knobs, knockers and bosses

black iron ring-shaped metal door knocker

I could just as easily have called this post “door furniture and architectural details”, “wall anchors, pattress plates and more”, “green men and bears” or a dozen other titles, but I’ll admit it: I’m childish enough to have taken pleasure rounding up a selection of local photos that I can post together under the title “knobs, knockers and bosses”.

In fact, as I’ve been researching what this set of photos show, I’ve learned that there are precious few bosses among them. Perhaps we’d better get them out of the way immediately, with this over-sized lego brick that I came across by the race course months ago. I have no idea what it was for, but presumably whatever its purpose, they really didn’t want people to sit on it.

concrete block like giant lego brick

As well as being the only picture here to feature actual bosses, it’s also slightly out of place as both concrete and lego are a bit too modern to fit with the other pictures and thoughts.

I originally thought that the metal pieces added to walls for structural reinforcement, were called bosses, but I gather they are anchors plates or wall washers. This cross-shaped one was presumably added to strengthen the stone wall when that was repaired with brick.

x-shaped wall anchor

I gather that this next wall anchor being circular, it’s actually a “pattress plate”. I wonder if I could find enough around the town in these two different shapes to get a game of noughts and crosses going.

old metal circular wall anchor

Certainly there are plenty of modern circular ones featuring Simon Smith’s amazing dancing bear. Or, more accurately, the local, but politically incorrect, bear and ragged staff. Now you’re more likely to find the creature unchained and unmuzzled, apparently to emphasise the freedom of the county inhabitants to speak and act.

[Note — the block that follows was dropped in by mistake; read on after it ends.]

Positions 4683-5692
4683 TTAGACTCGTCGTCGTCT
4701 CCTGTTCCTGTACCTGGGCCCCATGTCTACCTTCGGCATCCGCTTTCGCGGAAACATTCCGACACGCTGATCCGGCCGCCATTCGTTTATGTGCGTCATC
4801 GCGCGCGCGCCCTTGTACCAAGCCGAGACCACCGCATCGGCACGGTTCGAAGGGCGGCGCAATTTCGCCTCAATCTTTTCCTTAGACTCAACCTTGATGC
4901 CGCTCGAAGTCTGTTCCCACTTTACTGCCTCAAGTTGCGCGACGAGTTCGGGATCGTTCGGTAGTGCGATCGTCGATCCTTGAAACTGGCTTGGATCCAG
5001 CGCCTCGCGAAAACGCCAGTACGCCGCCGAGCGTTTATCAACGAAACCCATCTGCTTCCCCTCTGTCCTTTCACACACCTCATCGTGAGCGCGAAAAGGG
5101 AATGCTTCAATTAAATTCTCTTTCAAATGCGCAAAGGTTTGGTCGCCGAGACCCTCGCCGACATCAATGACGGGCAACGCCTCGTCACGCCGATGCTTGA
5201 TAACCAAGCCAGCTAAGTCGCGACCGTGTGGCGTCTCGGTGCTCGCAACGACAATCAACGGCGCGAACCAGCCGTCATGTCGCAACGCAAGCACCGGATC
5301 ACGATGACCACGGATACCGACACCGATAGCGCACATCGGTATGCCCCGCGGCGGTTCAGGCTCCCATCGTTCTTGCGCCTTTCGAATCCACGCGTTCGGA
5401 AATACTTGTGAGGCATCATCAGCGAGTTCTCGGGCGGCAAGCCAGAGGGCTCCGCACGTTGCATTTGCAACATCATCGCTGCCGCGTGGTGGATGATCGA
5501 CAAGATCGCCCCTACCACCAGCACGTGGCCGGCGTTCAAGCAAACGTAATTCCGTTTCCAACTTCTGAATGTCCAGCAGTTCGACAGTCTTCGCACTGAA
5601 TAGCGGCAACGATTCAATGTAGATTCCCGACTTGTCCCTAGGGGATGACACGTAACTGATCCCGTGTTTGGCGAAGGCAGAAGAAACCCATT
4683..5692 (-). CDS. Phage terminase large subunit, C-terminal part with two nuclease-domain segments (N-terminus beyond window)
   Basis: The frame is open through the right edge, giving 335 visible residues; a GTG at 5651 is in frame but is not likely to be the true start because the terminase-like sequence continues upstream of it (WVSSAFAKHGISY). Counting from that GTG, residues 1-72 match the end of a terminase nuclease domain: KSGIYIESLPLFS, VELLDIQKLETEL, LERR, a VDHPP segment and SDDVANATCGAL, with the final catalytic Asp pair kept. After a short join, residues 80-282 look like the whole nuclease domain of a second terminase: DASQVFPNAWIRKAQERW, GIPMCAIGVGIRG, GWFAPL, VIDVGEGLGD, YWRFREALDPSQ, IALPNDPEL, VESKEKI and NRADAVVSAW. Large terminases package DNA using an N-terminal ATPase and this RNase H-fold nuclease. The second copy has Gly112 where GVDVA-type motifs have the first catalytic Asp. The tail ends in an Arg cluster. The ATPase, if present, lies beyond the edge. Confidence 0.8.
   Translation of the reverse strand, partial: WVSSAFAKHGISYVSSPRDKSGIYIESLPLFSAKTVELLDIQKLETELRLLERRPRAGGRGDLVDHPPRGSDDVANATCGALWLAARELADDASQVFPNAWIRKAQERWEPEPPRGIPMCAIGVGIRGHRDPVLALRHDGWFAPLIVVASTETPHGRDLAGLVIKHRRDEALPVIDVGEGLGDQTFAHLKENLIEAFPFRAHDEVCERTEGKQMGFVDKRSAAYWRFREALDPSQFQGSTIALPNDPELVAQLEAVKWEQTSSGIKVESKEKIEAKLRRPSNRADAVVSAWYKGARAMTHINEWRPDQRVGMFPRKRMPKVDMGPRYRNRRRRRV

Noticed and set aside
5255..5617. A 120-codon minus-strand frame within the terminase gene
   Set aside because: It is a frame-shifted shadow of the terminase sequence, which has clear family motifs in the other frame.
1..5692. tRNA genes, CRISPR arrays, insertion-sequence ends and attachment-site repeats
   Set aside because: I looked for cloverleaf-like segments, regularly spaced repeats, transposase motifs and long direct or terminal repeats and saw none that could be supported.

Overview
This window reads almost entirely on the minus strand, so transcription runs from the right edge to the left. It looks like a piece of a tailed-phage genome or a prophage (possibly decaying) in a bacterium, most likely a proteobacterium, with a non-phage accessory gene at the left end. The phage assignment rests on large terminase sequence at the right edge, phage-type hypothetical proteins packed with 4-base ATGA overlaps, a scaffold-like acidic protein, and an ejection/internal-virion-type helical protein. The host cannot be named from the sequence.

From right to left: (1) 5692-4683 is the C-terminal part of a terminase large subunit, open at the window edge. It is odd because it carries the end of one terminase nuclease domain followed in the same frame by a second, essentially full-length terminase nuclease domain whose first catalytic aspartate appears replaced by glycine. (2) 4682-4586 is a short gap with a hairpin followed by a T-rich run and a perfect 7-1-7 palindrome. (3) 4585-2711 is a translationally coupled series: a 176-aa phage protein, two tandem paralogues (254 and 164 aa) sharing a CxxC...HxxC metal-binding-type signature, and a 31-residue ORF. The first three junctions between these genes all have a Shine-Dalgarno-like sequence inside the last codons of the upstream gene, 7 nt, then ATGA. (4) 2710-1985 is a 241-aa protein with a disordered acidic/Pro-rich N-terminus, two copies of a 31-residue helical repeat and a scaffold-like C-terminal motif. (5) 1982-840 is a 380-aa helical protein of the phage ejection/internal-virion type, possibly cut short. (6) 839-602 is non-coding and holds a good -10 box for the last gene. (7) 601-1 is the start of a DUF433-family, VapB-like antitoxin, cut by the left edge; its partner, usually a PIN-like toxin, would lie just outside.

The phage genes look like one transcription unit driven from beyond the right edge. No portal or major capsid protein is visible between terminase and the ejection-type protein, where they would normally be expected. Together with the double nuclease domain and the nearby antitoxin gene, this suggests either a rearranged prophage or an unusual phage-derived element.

circular wall anchor with Warwick bear

If I wasn’t aware of the town’s associations with bears, I might be inclined to think this door knob depicted a confused cat. In fact, I think it’s a bemused bear. Either way, I think it’s rather lovely.

Circular door ornament with animal head in wreath

At first glance, this next knocker might be a big cat, but the more closely I look at it, the more human it begins to seem. I’m not at all sure that it isn’t a green man.

old door knocker

And I think there’s little doubt that that’s who this is.

Old metal door knob with green man face

As for this impish fellow, I am rather less sure of who or what he is. But every time I walk past him, I am reminded of a theatre trip with my family back in the 1960s. I do wish I had a better memory, but I think I must have been a very little girl and all I remember is a door knocker with the face of a person. Not only did the person speak, but when the knocker was raised and let fall, it produced a puff of smoke and the speaker appeared on the stage.

old door knocker with face

I have no idea what the character said, and nor am I sure of which play it feature in, although there seem to be two strong contenders. One would be The Rose and the Ring by William Makepeace Thackeray. I don’t know which character would have been the talking door knob, but I would have seen it as a very impressionable child and been entranced by the stage effects.

The other possibility is A Christmas Carol. After all, “Marley was dead, to begin with. There is no doubt whatever about that. […] Old Marley was as dead as a door-nail.”

Although that would be a prefect opening for the door knocker to turn into Marley, I don’t think it can have been, as I remember scaring myself silly reading the novel on a Saturday afternoon during my first term at grammar school. It was a set book, and I read it alone in my bedroom as the wind wuthered around and the daylight ebbed. If I’d seen the play, I think I’d have known that it was a ghost story and maybe I’d have been prepared.

It doesn’t really matter, of course, as the knobs and knockers have served their purpose and opened up doors to memory and musing. Which is all that’s needed to make a blog post.

old metal door knob and lock plate

Author: don't confuse the narrator

Exploring the boundary between writer and narrator through first person poetry, prose and opinion

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